A pensioner who died after she fell backwards down a flight of steps and landed on her head may have had an epileptic seizure, in inquest heard.
Jean Lord, 71, fell from the top of eight concrete stairs outside her first-floor home in Grange Road, Bracebridge Heath.
Simon Coulson had been checking for his next fare when he looked up and saw Ms Lord, who was carrying a handbag and a shopping bag and using a walking stick, fall.
In a statement, he said: “She was actually tumbling backwards down the stairs. She landed at the bottom of the steps on her head.
“There was nobody else around at the time and I cannot see or think of any reason why she should fall backwards down those steps.”
Mr Coulson rushed to Ms Lord but she was unresponsive and he called emergency services.
He said paramedics arrived “very quickly”.
Ms Lord was taken to Queen’s Medical Centre in Nottingham where a scan showed her to have suffered skull fractures and a “devastating and severe brain injury”.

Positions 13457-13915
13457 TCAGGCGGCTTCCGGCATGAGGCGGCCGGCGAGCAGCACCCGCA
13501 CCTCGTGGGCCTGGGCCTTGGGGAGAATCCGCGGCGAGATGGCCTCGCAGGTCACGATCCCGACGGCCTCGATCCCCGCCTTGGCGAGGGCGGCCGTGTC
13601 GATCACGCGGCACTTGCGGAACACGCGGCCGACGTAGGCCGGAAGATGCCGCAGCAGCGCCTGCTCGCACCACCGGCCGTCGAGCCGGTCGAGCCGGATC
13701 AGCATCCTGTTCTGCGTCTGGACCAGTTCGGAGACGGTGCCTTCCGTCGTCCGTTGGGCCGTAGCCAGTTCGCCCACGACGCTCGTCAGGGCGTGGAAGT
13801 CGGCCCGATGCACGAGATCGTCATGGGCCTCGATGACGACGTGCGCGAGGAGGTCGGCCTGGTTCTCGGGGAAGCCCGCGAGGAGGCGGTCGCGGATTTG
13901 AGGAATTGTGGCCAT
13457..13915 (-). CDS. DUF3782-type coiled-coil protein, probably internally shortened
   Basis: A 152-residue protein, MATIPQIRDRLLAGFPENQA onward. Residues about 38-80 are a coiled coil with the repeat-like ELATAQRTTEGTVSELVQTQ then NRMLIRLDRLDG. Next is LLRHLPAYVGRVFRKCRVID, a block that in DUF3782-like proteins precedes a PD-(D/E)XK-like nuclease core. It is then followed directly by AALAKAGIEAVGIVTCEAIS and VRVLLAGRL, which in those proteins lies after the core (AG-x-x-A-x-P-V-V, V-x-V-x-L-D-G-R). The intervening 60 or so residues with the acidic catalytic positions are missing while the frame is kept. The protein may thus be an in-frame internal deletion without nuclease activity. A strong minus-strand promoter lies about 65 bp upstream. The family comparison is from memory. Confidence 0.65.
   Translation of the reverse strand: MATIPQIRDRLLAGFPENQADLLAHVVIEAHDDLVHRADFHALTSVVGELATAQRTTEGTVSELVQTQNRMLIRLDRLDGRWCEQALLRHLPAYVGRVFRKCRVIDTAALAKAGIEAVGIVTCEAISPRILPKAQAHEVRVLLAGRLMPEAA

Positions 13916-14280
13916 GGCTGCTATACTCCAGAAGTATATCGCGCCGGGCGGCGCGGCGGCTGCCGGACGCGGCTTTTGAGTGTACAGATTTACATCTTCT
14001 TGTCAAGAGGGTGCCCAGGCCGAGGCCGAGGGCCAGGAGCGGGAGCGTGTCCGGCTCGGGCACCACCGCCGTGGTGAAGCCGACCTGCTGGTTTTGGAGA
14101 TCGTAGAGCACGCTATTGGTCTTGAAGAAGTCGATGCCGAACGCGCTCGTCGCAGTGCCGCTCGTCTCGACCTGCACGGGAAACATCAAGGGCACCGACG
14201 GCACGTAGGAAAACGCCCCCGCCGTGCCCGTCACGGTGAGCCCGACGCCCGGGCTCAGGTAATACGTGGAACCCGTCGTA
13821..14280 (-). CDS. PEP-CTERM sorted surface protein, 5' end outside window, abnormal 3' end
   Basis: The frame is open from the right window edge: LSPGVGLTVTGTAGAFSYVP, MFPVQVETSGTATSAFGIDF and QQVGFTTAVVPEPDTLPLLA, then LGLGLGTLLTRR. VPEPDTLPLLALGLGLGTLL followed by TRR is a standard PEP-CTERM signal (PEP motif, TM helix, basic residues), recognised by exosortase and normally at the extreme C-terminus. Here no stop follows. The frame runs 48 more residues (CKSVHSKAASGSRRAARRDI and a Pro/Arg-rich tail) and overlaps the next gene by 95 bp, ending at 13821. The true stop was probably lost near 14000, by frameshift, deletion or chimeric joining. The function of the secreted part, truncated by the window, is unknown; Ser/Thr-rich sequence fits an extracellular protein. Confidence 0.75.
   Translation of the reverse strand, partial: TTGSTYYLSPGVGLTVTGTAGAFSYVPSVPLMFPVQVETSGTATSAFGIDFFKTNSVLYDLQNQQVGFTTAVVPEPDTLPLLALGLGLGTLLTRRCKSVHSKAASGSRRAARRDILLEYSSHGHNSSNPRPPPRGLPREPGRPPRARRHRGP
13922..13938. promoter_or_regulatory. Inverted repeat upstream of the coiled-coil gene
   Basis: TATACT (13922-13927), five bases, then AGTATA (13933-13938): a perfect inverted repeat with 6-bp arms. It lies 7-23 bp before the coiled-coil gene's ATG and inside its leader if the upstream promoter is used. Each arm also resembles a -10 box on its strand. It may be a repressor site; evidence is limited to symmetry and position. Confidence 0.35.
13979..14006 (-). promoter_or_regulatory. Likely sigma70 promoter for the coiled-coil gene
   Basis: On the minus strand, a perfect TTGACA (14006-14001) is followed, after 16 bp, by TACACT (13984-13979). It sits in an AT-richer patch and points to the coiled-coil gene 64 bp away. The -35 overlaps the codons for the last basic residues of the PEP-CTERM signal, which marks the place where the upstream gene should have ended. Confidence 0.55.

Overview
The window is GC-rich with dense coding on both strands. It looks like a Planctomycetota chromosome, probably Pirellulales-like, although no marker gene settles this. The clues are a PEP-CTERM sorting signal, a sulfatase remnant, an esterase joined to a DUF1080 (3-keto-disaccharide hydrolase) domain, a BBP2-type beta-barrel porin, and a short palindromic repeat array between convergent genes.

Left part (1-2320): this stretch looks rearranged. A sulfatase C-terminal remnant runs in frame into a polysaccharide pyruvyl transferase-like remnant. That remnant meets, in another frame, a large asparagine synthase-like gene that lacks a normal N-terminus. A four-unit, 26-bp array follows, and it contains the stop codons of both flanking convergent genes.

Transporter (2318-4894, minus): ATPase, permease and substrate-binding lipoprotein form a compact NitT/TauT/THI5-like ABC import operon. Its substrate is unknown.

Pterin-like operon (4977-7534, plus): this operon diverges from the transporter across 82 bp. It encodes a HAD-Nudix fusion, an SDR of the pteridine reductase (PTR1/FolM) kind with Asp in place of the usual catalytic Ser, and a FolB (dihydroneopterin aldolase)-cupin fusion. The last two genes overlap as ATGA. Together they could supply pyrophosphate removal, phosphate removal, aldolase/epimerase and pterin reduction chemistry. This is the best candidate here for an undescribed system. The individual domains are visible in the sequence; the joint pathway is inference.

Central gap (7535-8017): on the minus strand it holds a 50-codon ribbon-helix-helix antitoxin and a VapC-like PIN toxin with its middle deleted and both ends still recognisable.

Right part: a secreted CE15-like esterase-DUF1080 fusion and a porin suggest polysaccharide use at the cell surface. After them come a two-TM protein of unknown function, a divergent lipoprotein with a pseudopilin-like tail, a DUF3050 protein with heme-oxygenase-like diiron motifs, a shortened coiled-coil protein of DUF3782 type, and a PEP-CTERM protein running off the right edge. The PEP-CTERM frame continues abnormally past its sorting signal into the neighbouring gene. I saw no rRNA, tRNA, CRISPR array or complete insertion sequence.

There was evidence of a possible epileptic seizure. Attempts to stabilise her condition had no effect and it was decided that her treatment should be switched to compassionate end of life care.
She died on April 14 last year, two days after the fall.
Mr Coulson had picked up Ms Lord from the White Hart Hotel in Bailgate at about 6.45pm and described her as a “chatty, pleasant lady”. He could not smell alcohol on her.
Her GP said she had a history of epilepsy and was prone to seizures.
In a written statement, he said: “She was a vulnerable lady who tried her best to cope.
"I thought her accommodation was not suitable for her but she was quite adamant that she would not go into care home and wanted to stay in her flat with the help of carers.”
Senior coroner for Lincolnshire, Tim Brennand , said: “This is a very sad case indeed.
"A lady with pre-existing epileptic condition attempting to retain her dignity and her independence.”
He said the problem he had was deciding whether there was an accidental fall or a potential epileptic seizure.
Given the evidence, he gave a narrative conclusion: “Jean Lord died as a consequence of injuries sustained in a fall as a consequence of a presumed epileptic seizure.”